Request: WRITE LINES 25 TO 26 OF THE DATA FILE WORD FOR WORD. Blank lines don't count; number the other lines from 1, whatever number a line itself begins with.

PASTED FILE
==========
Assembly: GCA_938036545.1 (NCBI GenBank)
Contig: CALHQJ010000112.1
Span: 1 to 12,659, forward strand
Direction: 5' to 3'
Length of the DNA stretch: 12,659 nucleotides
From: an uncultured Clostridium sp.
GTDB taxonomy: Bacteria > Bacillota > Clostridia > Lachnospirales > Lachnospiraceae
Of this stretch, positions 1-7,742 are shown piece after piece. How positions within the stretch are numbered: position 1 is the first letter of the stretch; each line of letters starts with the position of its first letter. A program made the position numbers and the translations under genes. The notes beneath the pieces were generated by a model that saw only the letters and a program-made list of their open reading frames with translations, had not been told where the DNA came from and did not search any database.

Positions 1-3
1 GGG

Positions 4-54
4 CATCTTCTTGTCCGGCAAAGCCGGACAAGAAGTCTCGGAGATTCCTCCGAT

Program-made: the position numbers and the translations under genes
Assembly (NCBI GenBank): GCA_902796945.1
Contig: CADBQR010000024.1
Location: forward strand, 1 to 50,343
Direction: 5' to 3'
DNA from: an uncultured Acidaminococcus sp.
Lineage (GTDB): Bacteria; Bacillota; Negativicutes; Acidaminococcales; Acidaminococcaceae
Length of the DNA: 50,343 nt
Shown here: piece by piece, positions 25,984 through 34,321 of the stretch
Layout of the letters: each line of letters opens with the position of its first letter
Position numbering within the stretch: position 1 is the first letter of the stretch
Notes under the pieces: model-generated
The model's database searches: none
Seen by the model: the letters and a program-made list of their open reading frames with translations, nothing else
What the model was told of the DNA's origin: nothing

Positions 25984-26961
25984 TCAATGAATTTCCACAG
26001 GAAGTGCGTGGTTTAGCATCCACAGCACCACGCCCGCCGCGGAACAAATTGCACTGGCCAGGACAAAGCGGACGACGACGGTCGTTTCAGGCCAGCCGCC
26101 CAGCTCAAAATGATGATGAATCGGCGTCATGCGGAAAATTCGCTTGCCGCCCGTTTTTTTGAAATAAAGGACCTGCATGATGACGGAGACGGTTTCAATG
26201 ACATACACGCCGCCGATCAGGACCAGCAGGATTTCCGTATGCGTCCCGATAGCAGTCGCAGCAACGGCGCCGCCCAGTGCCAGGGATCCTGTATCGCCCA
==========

The model's database searches: none
Seen by the model: the letters and a program-made list of their open reading frames with translations, nothing else